It is a pattern we simply cannot ignore. In no fewer than 16 British towns and cities, grooming gangs have been prosecuted for raping young females since 2011, culminating last week in the conviction of 17 men and one woman at Newcastle Crown Court.
With the exception of two cases the perpetrators were from South Asian backgrounds. All but three victims were young white girls.
As the Chief Crown Prosecutor who brought the cases against the Rochdale grooming gang in 2012, I’ve come to know a disturbing amount about this crime.
Will South Asian communities condemn these atrocities – and take the necessary action? I’m not convinced. As for wider society, we must start to understand what drives this abuse if we want to stop it. Child grooming is happening under our noses – everywhere. At bus stops, in takeaways, on street corners. But we walk past, because we don’t see what’s happening. And neither do we see the attitudes driving it.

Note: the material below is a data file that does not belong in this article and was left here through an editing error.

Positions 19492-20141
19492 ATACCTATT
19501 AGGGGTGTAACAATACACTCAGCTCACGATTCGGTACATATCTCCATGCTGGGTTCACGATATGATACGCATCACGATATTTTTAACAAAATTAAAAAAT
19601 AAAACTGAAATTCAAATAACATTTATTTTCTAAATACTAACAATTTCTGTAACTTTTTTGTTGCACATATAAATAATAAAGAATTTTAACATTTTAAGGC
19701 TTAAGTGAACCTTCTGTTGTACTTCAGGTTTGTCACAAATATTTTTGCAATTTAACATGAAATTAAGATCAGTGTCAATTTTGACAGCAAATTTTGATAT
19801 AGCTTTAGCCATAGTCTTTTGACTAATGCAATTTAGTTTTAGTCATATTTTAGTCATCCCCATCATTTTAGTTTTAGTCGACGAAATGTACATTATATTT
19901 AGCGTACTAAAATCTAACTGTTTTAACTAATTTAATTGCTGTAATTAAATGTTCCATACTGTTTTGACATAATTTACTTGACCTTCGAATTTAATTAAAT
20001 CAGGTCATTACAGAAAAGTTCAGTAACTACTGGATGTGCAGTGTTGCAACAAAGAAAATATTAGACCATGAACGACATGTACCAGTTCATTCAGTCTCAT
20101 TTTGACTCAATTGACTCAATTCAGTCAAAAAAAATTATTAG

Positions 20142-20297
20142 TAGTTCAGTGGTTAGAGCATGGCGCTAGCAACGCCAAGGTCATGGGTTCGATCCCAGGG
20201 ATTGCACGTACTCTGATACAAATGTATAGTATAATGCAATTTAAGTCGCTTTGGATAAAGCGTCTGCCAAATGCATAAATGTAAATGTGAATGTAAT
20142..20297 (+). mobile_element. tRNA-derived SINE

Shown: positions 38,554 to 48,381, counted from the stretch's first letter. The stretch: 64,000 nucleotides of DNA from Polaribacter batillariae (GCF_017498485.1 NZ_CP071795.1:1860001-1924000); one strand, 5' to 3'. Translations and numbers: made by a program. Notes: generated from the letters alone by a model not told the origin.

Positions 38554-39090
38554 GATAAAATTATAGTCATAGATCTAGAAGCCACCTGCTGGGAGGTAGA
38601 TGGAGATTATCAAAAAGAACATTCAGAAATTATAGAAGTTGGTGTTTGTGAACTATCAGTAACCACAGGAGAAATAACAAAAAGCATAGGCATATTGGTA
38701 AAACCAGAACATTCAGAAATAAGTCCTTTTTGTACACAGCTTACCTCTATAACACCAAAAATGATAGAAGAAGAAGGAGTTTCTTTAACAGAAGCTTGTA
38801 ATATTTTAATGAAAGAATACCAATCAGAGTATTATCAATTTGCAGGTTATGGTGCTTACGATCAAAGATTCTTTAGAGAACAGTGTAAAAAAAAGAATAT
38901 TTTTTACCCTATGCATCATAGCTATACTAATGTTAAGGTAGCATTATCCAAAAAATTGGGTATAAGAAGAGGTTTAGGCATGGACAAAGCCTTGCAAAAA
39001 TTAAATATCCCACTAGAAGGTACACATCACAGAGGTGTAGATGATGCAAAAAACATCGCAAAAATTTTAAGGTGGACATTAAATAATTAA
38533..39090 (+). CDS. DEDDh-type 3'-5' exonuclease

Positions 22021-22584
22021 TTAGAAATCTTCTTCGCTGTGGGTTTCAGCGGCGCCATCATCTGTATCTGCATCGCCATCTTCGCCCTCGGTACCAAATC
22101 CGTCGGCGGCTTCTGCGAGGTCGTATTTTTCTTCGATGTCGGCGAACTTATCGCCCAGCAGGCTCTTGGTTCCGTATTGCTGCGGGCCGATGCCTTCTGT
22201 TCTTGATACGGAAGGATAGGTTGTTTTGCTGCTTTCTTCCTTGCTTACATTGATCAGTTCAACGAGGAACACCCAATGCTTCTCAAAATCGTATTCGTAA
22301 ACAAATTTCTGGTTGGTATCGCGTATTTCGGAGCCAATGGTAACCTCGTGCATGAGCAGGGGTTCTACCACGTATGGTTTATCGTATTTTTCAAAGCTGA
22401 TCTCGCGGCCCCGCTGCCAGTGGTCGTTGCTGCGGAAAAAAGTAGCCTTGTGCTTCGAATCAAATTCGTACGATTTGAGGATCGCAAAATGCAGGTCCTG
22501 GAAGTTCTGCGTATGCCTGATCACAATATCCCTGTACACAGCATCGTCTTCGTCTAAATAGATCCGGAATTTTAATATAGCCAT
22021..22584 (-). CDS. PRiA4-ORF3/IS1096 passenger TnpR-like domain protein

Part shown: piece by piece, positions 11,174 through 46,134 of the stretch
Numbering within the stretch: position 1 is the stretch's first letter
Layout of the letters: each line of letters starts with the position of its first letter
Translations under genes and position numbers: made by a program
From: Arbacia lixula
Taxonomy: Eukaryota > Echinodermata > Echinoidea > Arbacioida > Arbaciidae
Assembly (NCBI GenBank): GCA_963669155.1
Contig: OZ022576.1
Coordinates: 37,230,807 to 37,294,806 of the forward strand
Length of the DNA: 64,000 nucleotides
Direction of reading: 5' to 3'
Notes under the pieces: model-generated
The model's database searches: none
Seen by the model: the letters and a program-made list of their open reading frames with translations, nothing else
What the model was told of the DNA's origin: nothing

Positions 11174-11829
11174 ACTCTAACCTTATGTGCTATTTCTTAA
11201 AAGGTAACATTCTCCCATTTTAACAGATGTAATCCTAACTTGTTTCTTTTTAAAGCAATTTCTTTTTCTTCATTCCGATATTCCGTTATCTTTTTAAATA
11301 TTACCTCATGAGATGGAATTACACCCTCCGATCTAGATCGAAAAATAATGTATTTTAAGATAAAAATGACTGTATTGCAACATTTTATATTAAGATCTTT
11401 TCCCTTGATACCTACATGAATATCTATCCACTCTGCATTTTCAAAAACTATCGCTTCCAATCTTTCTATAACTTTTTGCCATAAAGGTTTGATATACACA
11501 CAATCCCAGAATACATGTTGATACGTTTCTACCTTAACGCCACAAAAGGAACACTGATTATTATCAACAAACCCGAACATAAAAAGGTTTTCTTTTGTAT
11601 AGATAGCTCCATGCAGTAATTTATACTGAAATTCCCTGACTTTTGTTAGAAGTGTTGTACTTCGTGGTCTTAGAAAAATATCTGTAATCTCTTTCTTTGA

In particular, the appalling misogyny fuelling the growth of grooming gangs has barely been discussed.